MORGANTOWN — The state Public Service Commission has approved rates for LED outdoor lights for customers that provide outdoor lighting – essentially state and local governments.
But they’re not the rates Mon Power and its FirstEnergy sister company Potomac Edison asked for in June and were discussed at a Sept. 16 public hearing. PSC said the proposed rates and a proposed up-front replacement charge were too high.
The PSC order issued Wednesday sets out a lower tariff – a rate schedule – that the companies must adopt. The approved rates took effect Thursday and the companies had 30 days from the date of the order to modify their rate schedules.
In stuff official language, PSC said in its order, “The commission approves a modified tariff in recognition of the importance of the prudent use of energy so that customers can enjoy the benefits and comforts of energy consumption in a responsible and efficient way. Encouraging widespread use of LED lights is in the public interest because LED lights consume less energy and use electricity efficiently.”
As previously reported, the companies wanted to charge a higher monthly rate for the LEDs than for the other forms of outdoor lighting – mercury vapor (no longer produced), metal halide and high-pressure sodium – that are less efficient and more costly.
Their rationale was that they need to recoup the actual costs of the existing lighting that would be replaced before the end of its useful life.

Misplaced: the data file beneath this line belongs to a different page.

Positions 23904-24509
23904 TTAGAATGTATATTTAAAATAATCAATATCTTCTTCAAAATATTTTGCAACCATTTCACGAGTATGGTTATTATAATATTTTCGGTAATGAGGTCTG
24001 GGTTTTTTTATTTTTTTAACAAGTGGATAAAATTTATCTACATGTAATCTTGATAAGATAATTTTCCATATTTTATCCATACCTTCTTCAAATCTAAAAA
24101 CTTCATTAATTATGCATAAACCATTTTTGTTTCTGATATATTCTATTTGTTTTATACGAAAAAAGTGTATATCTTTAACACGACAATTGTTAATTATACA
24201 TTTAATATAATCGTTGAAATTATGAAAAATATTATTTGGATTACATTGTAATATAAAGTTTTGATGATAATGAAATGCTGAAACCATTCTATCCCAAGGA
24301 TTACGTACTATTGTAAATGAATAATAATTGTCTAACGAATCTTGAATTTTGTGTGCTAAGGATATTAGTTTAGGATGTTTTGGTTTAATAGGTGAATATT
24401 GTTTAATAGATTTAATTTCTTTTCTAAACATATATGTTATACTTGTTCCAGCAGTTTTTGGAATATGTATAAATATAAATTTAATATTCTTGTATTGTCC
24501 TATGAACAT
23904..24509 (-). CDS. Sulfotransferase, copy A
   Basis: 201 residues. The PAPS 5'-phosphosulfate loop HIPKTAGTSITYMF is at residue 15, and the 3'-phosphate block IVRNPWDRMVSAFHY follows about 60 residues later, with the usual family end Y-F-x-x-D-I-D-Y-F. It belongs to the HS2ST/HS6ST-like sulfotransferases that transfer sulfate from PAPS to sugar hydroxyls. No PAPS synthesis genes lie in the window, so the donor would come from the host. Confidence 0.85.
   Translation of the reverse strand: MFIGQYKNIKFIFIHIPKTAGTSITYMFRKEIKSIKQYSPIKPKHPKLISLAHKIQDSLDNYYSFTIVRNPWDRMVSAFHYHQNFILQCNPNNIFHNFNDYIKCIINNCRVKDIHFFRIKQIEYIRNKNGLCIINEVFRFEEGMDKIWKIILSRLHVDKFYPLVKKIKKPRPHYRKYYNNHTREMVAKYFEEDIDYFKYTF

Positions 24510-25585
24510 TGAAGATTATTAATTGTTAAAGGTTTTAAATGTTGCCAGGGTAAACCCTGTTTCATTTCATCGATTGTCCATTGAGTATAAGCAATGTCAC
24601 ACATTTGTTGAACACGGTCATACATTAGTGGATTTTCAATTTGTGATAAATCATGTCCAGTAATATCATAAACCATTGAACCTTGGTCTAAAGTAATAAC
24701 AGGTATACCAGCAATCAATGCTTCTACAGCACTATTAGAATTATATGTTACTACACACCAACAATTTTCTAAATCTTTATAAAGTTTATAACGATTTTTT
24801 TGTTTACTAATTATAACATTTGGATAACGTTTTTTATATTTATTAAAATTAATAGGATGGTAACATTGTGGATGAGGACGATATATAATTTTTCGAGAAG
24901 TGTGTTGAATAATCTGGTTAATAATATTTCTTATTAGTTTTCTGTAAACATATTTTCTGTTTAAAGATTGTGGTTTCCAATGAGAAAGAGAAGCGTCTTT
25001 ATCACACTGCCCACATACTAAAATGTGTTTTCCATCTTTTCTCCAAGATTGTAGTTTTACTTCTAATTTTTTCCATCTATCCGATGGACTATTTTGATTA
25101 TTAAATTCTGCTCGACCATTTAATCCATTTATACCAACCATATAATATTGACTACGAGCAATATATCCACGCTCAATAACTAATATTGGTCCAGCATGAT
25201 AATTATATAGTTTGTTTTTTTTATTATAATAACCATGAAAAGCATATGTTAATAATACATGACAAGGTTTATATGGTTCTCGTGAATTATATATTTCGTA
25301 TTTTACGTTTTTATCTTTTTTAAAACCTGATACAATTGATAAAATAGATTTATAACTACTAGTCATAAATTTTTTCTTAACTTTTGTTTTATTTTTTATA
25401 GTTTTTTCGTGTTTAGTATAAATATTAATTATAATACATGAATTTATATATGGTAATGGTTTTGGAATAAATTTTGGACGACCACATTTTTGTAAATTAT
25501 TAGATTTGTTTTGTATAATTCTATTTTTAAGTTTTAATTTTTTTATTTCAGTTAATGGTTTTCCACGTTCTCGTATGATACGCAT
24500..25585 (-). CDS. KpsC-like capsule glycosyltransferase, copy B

The companies also wanted to charge $149.39 up front for each replacement LED “luminaire,” which is a unit consisting of a fixture and bulb. They similarly argued that the cost of the original luminaire has to be recouped and the cost should fall to the customer.
Two consumer advocate groups – Energy Efficient West Virginia and West Virginia Citizen Action Group – objected to the proposed rates saying they were unreasonably high and would discourage cities and other customers from switching from older style lighting to cheaper and more efficient LEDS. They joined the case as intervenors and provided testimony.
The PSC order
PSC agreed with the consumer groups’ arguments, saying in its order, “Removal of the companies’ proposed conversion charge disincentive and approval of lower rates will reduce budget barriers and provide an incentive to encourage the use of more energy efficient lighting.”
The rate schedule is too lengthy to present in full but a couple examples will illustrate the PSC changes.
For a particular 4,000 lumen 50-watt luminaire, the companies proposed to charge $10.76 per lamp; PSC approved $6.65 per lamp. For a particular 5,000 lumen 90-watt lamp, the companies proposed $28.91 apiece; PSC approved $17.07 per lamp.
If, for example, a city wanted to replace 200 50-watt lamps, the approved rates will save it $822 per month over the companies’ proposal, along with $29,878 in up-front charges.
Mon Power could not be reached for comment in time for this report.
Energy Efficient West Virginia celebrated the decision in a press release. It noted that LEDs have lower maintenance costs and use less power than older lighting. It cited a U.S. Department of Energy estimate that within five years upwards of 90% of all outdoor lights installed will be LED.
It explained that the PSC chose to base the rates on how much energy the light uses, rather than as a percentage of the cost of the light itself.
The PSC “helped municipalities and their taxpayers lower utility costs,” said Emmett Pepper, executive director of Energy Efficient West Virginia “Municipalities in areas where Mon Power and Potomac Edison operate will be able to utilize modern lighting technology to cost-effectively meet their needs.”
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